Other guests at the official opening included representatives from Battersea Dogs & Cats Home, which has awarded a grant to Wadars to help pay for some of the equipment within the new cattery. Margaret Hulme, Grants Manager at Battersea added; “We hope that this grant will help make a real difference to the lives of cats and dogs in the community. Battersea helps more than 7,000 dogs and cats each year, at our three centres in London, Berkshire and Kent and beyond. We want to support rescues and shelters in the UK, not only by awarding funding, but also by sharing the experiences and knowledge we have gained as an animal welfare charity that has been rescuing and rehoming animals for 158 years.”
To find out about adopting a cat or finding a new home for your cat if you are unable to keep it, contact Wadars on 01903 247111.
Staff at Wadars animal rescue are so sure they can set their clocks by the influx of orphaned and injured seagull chicks that they are called out to rescue each year, that they even hold a competition to guess the exact day that the first one will come in!
Animal rescue officer, Elaine Sinclair commented; “The last week of May is usually when we can expect to have to rescue the first gull chick. The majority of them will have fallen from the roof where they have been nesting. By the end of the summer last year we had dealt with more than 600 birds. We refer to it as Silly Season, as we are literally run off our feet rescuing the chicks.”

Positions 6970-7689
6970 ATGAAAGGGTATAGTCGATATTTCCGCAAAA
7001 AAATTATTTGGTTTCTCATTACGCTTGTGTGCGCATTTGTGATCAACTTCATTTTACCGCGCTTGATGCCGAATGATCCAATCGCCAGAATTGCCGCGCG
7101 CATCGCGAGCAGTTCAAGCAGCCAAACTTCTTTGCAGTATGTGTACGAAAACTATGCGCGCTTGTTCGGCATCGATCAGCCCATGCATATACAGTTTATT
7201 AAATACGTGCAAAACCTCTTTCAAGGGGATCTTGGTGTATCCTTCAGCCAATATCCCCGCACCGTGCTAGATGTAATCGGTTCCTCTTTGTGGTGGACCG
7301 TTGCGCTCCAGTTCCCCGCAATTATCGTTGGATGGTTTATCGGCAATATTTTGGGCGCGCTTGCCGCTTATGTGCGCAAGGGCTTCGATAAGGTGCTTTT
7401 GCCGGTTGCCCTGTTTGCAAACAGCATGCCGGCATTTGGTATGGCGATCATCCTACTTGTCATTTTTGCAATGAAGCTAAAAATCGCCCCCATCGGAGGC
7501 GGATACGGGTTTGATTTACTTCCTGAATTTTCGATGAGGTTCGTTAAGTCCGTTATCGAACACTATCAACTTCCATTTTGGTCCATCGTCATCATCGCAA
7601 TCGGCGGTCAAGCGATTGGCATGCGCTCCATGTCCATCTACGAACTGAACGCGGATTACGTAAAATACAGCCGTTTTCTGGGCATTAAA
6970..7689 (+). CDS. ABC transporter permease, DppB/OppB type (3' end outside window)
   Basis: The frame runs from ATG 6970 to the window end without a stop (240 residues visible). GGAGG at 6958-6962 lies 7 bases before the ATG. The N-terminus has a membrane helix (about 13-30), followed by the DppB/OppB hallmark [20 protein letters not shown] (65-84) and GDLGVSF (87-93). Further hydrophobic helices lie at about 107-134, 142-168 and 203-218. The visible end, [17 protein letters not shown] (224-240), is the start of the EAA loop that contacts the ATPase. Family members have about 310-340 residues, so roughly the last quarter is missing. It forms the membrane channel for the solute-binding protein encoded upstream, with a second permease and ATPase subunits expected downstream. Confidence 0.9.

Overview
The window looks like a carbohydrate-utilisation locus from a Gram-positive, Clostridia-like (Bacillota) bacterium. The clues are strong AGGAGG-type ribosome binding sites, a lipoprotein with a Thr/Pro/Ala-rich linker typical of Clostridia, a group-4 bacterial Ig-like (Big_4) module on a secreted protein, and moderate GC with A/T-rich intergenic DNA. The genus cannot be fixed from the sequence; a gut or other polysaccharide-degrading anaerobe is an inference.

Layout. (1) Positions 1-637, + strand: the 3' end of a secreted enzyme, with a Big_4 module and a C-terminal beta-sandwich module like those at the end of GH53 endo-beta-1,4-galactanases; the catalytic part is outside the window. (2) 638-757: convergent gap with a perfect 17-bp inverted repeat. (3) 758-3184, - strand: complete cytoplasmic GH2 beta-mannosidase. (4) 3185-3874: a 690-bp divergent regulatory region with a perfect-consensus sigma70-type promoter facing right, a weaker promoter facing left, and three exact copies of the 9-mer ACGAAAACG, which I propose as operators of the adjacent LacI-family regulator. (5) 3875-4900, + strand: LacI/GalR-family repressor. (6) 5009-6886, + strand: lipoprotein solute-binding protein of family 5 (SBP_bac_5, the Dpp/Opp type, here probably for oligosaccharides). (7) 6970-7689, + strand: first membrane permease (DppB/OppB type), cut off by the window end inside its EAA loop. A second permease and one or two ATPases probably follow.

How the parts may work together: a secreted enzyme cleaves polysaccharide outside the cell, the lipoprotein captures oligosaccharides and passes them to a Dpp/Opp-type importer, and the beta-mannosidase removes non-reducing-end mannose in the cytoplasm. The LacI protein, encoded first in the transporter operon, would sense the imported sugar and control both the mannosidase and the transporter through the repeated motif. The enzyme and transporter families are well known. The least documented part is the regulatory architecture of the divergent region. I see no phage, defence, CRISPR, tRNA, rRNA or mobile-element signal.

Elaine added; “Wherever possible we will always put the gull chick back up onto the roof that it fell from, but sometimes that isn’t possible, and in those cases we get them checked by a vet and then either care for them at our own site, or find a place at another wildlife centre until they are old enough to be released.”
Support Wadars’ 50thanniversary by taking up the 50/50 Challenge
Wadars animal rescue, based in Ferring, has been rescuing wildlife and rehoming companion animals for the last 50 years, and is now calling on local people to help raise vital funds for its work by taking up its ‘50/50 Challenge’.
It costs Wadars more than £400,000 a year to provide its services in the local community, and the charity relies on voluntary contributions to bring that money in. More than 90p in every £1 spent by the charity goes directly on animal welfare.
Wadars Operations Manager, Tracy Cadman said; “The Wadars 50/50 Challenge is a really simple way for anyone to support us during our 50th anniversary year. Basically, we are just asking people to raise £50 for us in whichever way suits them. Even if people were able to donate just £1 a week then over the course of the year, they would reach the £50 target.
There are so many ways that people can raise the £50, for example they might want to make a one-off donation which would be amazing, alternatively they could take part in an event such as Walk for Wadars and raise the money through sponsorship or even hold a coffee morning with friends and family.”
Tracy added; “It might not seem as if £50 helps very much in the overall scheme of things, but it could pay for a wildlife pen in which to house an injured hedgehog until it could be released back into the wild; or for a cat that we take in for rehoming to receive a vet check and flea and worm treatment. Every £50 raised will affect the life of at least one animal in our care.”